While enabling people across an organization to easily find and share the knowledge needed to do their work may seem like a no-brainer, it’s  surprisingly hard to get right - and increasingly critical to business success. At our recent Remoticon event, we dug into this topic to unpack what it takes to build a truly knowledge-driven culture, and were thrilled to learn from one of the foremost experts in this space, Dana Tessier, Director of Knowledge Management at Shopify.

You can check out the full discussion on “Building a Knowledge-Driven Culture,” below, and catch up on all of the sessions here.

After Rick Nucci (Guru’s co-founder and CEO) gave a recap of the recent research findings from our report, “The Knowledge-Driven Culture Opportunity,” he spoke with Dana to learn more about how she built the Knowledge Management department at Shopify, secured buy-in with leadership, ensured the ROI of her team’s work, and ultimately fostered a thriving, knowledge-driven culture across the organization.

Not surprisingly, the audience had lots of great questions, and we weren’t able to cover them all in the time allotted. Dana was kind enough to follow up with answers after the session, which we’ve pulled together for you below.

  • Do you have to have a knowledge management team to have a knowledge-driven culture?

    • It certainly helps to have a dedicated team to move things along but one team alone cannot create a culture for a whole company. Culture is what happens when no one is watching. 
  • You said that knowledge that can't be digested isn't valuable. How can you be sure your content is valuable when you have lots of changes happening quickly?

    • It’s important to know your audience and to have an understanding of what they will find helpful, and then it’s important to gather feedback on your content and action that feedback. Having a style guide that people can use to keep the content consistent is also important.
  • Do you have a base structure of tags that you have organized and could share? Tags seem overwhelming with how open-ended they can be.

    • Our tag structure is specific to our content and was designed and iterated based on the needs of the user base. I recommend starting small with some tags for common topics and then expanding from there. Don’t create too many to begin with because then it’s hard for people to understand how the structure works. 
  • What were some valuable lessons or tips in scaling from one knowledge manager to being a director of several KMs?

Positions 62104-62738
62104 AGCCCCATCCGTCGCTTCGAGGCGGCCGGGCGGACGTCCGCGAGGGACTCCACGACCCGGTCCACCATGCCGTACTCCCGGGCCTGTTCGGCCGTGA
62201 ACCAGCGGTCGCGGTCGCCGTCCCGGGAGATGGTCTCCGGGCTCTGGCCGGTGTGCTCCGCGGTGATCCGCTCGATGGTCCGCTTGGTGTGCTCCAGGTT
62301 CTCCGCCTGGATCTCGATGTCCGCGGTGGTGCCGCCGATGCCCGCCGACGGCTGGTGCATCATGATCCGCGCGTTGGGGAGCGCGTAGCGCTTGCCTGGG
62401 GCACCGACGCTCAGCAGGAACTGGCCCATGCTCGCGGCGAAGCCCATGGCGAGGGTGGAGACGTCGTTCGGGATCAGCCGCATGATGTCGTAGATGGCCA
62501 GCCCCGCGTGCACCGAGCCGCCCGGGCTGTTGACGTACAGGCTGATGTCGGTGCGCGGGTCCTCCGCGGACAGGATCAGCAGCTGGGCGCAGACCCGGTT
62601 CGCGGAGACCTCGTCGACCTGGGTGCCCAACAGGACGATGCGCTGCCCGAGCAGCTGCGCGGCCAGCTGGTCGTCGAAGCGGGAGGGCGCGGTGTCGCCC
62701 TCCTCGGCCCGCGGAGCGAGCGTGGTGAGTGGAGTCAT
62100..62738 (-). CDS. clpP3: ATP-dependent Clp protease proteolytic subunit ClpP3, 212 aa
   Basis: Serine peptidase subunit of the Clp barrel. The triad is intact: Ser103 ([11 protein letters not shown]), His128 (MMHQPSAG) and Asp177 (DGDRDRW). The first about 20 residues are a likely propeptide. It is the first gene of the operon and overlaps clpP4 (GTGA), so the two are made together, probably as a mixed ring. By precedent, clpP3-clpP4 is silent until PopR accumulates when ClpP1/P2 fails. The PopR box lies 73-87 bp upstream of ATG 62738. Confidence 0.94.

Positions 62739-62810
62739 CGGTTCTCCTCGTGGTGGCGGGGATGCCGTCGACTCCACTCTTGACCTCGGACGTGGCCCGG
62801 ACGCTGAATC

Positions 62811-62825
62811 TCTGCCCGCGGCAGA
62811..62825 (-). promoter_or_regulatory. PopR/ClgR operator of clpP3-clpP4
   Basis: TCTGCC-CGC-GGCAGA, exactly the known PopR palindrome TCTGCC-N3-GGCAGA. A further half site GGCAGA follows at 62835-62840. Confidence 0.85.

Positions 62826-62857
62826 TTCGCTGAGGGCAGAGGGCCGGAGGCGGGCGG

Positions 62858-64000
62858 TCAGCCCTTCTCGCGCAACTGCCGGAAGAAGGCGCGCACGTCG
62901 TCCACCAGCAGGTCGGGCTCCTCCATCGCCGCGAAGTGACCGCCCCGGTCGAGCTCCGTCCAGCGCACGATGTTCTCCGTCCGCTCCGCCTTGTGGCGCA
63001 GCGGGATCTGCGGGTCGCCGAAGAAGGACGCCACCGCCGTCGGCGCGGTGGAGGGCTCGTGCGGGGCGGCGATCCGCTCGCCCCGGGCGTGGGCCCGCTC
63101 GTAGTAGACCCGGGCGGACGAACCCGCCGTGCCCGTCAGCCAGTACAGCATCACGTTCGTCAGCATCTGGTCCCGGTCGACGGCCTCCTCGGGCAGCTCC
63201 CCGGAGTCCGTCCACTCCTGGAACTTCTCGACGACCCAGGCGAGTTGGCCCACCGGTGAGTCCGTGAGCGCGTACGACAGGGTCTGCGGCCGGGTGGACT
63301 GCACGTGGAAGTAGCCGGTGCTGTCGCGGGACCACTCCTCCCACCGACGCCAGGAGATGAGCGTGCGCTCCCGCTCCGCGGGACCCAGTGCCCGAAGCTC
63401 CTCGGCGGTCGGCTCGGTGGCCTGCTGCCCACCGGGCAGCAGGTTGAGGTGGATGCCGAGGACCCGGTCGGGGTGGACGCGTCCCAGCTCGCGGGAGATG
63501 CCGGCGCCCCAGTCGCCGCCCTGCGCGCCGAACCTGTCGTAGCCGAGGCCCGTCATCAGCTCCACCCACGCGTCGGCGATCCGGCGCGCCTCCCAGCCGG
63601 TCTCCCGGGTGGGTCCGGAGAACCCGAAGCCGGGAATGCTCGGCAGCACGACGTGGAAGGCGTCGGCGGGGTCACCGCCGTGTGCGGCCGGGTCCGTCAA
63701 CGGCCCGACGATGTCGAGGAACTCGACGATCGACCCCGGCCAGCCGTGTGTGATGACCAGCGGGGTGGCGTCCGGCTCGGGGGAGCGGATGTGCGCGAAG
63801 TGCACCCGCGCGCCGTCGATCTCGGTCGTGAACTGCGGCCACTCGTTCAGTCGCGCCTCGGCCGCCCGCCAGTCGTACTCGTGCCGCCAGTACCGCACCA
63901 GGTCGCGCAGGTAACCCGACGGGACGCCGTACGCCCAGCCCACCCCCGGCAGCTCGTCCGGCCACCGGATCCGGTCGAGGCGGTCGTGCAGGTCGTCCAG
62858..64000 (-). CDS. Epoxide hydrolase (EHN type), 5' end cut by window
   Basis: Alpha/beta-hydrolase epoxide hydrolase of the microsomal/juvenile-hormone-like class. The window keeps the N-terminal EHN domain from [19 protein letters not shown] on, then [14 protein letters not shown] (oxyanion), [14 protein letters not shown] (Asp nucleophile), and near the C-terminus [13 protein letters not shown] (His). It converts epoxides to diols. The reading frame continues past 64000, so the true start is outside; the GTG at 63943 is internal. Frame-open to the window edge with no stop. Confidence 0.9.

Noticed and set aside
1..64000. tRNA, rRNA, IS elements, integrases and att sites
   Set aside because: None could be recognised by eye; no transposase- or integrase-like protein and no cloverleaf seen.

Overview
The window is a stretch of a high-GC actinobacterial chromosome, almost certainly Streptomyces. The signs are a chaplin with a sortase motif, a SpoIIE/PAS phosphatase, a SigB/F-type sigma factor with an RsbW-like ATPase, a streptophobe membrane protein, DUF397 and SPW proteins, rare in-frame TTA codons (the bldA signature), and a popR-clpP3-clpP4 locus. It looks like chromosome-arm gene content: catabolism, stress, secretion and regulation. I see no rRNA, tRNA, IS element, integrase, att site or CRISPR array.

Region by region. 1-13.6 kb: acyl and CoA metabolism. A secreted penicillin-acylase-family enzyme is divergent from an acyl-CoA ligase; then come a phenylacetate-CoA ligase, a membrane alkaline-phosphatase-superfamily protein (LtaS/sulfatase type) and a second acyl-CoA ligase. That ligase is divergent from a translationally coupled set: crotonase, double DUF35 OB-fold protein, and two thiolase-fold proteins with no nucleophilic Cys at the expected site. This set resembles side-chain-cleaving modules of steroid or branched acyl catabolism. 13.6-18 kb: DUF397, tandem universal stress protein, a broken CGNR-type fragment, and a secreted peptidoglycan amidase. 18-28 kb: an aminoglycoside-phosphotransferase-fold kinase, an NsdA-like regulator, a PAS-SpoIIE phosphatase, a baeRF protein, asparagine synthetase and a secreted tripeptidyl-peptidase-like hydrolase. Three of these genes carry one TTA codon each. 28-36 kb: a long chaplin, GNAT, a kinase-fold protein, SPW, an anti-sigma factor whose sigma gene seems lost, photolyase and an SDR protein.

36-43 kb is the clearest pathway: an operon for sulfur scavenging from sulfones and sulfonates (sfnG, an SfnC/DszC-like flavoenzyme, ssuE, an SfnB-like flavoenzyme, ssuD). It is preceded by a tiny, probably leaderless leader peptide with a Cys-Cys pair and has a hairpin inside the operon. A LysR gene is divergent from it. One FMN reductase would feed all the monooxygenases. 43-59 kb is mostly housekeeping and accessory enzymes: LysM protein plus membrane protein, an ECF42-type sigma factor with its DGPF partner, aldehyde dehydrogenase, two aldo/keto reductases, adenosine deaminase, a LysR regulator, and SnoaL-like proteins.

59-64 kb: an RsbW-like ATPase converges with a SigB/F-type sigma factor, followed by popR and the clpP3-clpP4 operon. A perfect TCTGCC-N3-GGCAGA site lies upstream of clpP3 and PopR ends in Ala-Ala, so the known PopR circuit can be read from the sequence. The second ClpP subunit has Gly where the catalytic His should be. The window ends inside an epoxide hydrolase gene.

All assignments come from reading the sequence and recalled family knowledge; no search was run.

• Have a mission and vision for the team, and ensure teams know how to work together, and how to leverage each other. 
  • Training vs. contextual, actionable knowledge. What's your most effective approach to the interplay of training vs. knowledge management references?

    • Training is great for when someone is at the beginning of their career with you, or when something new has launched. After that, contextual knowledge is helpful for retention and ongoing support. 
  • How are you calculating your ratio for "activity of incoming interactions"? Are you using Guru analytics in unison with your CRM chats?

    • Yes, we use total activity recorded by Guru and then we look at that in comparison to incoming tickets that are recorded by our CRM.
  • How do you facilitate migrating that “undernet” content into a central system? People may want it there, but don't want to do the work of finding and moving it.

    • I recommend tapping in to the reason the individual or team created the undernet in the first place, and then demonstrating how by moving it to the central system this will actually enable them to achieve their goal because they will be more discoverable by people looking for their information. Aligning with their motivation to solve a problem or share their knowledge and then demonstrating how the central system vs the undernet will actually help them achieve this. If they aren’t interested in moving forward, does the undernet still need to exist? Perhaps it’s time to tidy up and archive!

We can’t thank Dana enough for taking the time to share her extensive expertise on what it takes to build a knowledge-centered culture! 

We have lots of other great sessions coming up in our Remotathon series, featuring speakers from companies like Yext, Hims, Looker, SalesLoft, and many more. Check them out and sign up to be part of the discussions here.

Give Guru a whirl.

It's completely free to start.

Start for free
Let us know what you think!
Customer Contact Central